When the RMS Titanic sank into the freezing waters of the North Atlantic at 2:20 a.m. on the morning of April 15th, 1912, dozens of tales of survival and tragedy were born. Some are well known, such as the cowardice of Bruce Ismay, who escaped the sinking ship he helped design and returned home in disgrace, to Ida and Isidor Straus, who refused to part with each other and chose to stay on board and face their last moments together. However, as that terrible night unfolded, there were others on Titanic who saved lives and offered comfort to those who were about to face the icy waters, and yet, these unsung heroes remain largely unrecognized in Titanic’s legacy.
1. Titanic Wireless Operator John “Jack” Phillips
When the RMS Titanic struck an iceberg and began to founder, it was up the to the ship’s two junior wireless operators, Harold Bride and John “Jack” Phillips, to send out the distress message. Bride and Phillips had installed the wireless equipment on board Titanic just a few days earlier, and the Surrey-born Phillips was only 25 years old when he found himself aboard the sinking ship, as well as the only link to the outside world.
As water rushed into Titanic and its fate became clear, it was Phillip’s heroism that ensured the eventual rescue of over 700 survivors who escaped into lifeboats before Titanic sank. Harold Bride, who was in the wireless room during the sinking and managed to survive, later spoke of Phillip’s bravery. He recounted that even after Captain Smith told the wireless operators to abandon their posts, Phillips continued to operate the wireless equipment, even as water rushed into the room. Bride tied a life belt around his friend and then fled the scene, where he eventually swam to a lifeboat. Phillips died in the sinking in his efforts to reach help and sadly, his body was never recovered.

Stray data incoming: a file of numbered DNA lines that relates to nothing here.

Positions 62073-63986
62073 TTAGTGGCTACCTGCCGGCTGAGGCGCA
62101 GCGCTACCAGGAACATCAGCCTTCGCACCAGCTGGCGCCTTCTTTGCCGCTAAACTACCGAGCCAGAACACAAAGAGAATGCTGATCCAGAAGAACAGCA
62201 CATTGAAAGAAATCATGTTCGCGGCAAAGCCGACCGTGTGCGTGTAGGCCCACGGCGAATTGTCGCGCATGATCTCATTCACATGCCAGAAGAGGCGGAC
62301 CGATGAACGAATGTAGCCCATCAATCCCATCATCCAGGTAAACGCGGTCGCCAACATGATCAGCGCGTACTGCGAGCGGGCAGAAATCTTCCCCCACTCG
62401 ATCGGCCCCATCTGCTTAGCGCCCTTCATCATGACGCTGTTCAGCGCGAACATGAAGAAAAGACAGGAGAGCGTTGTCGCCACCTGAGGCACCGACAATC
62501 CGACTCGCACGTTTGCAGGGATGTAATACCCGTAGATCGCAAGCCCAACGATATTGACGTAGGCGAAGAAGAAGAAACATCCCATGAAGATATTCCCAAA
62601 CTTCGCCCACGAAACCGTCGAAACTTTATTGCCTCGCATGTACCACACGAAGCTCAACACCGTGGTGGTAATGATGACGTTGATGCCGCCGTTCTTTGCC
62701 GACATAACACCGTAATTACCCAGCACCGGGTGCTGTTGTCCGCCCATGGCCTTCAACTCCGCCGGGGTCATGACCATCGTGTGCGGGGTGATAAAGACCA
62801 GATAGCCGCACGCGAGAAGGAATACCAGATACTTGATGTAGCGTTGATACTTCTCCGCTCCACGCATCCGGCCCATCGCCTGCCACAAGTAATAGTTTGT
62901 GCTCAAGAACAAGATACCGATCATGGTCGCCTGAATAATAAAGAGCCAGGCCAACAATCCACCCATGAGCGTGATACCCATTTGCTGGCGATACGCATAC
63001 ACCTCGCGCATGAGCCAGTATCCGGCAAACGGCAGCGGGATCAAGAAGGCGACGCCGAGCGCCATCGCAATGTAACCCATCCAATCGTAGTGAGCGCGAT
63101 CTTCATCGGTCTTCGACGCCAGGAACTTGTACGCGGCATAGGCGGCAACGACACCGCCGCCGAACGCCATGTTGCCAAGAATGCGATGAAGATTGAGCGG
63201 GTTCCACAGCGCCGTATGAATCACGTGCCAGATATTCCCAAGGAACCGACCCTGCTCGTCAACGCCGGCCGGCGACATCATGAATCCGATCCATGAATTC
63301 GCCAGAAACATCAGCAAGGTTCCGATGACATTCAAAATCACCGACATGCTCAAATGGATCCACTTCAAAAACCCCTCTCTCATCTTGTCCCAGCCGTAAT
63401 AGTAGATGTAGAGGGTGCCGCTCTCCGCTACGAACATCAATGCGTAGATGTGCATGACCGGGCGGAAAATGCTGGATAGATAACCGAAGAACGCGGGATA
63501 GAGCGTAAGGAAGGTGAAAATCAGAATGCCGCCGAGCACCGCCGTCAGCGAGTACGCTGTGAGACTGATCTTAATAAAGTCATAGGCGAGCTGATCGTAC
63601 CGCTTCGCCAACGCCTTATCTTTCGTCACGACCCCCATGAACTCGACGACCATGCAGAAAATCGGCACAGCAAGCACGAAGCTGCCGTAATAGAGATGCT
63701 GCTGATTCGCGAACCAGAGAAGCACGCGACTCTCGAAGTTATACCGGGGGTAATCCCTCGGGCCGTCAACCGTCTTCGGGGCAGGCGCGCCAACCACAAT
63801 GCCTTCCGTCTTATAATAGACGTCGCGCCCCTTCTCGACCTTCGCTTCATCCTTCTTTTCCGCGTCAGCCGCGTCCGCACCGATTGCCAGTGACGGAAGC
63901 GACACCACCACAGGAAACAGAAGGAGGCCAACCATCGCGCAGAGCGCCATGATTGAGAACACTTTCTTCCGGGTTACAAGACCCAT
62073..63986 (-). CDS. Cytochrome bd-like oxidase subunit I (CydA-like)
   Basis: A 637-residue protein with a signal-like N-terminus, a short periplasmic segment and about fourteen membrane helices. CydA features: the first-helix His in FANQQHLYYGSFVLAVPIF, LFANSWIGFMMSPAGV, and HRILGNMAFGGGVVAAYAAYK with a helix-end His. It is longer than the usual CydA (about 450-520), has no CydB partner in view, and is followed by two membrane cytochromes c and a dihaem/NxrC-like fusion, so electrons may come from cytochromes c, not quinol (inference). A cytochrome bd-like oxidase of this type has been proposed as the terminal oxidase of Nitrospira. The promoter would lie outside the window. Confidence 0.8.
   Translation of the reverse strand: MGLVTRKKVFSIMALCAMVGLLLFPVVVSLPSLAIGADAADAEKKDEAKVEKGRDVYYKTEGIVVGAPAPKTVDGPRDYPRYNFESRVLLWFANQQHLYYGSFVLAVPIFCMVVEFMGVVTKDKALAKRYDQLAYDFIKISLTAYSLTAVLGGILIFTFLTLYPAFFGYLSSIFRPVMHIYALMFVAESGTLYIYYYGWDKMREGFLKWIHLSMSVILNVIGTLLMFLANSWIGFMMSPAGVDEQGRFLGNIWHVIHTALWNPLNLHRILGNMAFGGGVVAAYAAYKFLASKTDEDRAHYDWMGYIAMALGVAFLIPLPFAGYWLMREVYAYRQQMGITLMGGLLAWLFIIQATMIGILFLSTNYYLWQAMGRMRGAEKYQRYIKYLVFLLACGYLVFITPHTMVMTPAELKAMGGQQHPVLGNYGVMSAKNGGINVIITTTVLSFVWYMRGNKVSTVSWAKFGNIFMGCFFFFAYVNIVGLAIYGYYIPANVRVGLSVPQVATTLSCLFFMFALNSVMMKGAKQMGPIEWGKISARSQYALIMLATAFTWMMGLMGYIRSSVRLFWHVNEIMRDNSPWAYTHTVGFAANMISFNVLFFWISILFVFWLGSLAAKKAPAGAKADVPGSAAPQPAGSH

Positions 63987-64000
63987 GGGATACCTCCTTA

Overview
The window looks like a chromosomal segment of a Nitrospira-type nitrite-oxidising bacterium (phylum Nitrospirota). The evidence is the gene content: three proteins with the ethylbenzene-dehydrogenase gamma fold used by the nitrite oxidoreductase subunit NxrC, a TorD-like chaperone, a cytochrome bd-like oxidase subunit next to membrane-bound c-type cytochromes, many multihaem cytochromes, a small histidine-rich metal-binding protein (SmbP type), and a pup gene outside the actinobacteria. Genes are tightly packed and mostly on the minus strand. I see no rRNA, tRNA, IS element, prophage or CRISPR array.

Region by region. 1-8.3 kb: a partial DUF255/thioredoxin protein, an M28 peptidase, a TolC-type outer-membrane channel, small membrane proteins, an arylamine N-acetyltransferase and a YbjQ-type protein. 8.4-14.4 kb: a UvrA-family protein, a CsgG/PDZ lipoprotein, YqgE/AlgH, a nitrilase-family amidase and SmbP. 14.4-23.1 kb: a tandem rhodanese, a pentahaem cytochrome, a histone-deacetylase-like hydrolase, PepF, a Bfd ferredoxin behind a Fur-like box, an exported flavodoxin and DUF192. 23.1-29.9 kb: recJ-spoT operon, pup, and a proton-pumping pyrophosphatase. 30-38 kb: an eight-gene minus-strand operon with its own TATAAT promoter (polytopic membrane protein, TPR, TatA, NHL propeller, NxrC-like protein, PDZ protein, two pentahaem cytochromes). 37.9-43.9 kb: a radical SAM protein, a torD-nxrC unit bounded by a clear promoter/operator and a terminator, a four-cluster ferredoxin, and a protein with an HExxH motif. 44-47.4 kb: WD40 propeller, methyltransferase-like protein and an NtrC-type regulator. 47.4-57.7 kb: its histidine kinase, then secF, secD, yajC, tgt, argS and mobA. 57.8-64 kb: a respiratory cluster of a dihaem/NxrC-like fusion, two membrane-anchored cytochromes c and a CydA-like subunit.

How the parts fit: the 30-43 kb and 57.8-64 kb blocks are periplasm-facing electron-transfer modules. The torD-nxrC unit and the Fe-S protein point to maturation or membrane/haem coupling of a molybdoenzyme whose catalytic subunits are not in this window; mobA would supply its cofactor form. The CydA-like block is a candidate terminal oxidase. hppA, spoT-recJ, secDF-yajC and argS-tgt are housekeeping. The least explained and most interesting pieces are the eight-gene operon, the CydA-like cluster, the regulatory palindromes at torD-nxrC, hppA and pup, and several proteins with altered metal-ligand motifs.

2. Scottish Baptist Pastor John Harper
John Harper was born in Scotland and became an evangelist and preacher at the age of eighteen. He preached wherever he could and dedicated his entire life to spreading the gospel of Jesus and the word of God. In 1912, he was asked to return to Chicago, where he had spent part of 1911 preaching at the Moody Memorial Church. He boarded the RMS Titanic with his young daughter, preaching to passengers whenever he could.
When Titanic began to sink, instead of boarding a lifeboat, Harper ensured that his six-year-old daughter was safely tucked into one of the boats before he returned to the slanting decks of the ship, trying to help others to safety and escape. When no more lifeboats could be found, the preacher began to comfort those who had no chance of escape and spoke about the promise of a glorious afterlife. Harper himself died in the water after jumping off the ship and tried to comfort a fellow passenger in the water even as he perished. He told the man, “Believe in the lord Jesus Christ and you will be saved.” The preacher succumbed a moment later, but the man he converted was rescued by a lifeboat, and he always believed it was Harper who saved his life.
3. The Countess of Rothes, Noël Leslie
Noël Leslie, the Countess of Rothes, was 33 years of age when she set sail on the RMS Titanic with her maid and some family members. Some disembarked at Cherbourg, including her parents, but the countess was sailing to America and continued on without them. Her husband, the 17th Earl of Rothes, was not on board with her, but what this quietly courageous woman learned from him would make her one of Titanic’s most unsung heroes.
When the countess was ordered to the lifeboats, instead of succumbing to her fear, she took the lifeboat’s tiller and taught the others on board to row, something she had learned from her yacht-owning spouse. As the night progressed, she slowly took charge of the women on board, comforting them in between encouraging them to row and sing “Pull Toward the Shore” to keep their spirits up. If not for the bravery of the countess, as well as her efforts to care for her fellow survivors aboard the RMS Carpathia, where she gathered food and medicine and translated for as many passengers as she could, many would have given up hope. Today, Noël Leslie, the Countess of Rothes, is remembered with pride and affection by her descendants, who continue to tell her story.
The sinking of the RMS Titanic gave rise to dozens of myths, stories, and even ghost tales. However, the bravery of a humble wireless operator, a servant of God, and a wealthy socialite on that fateful night should always be remembered, honored, and celebrated.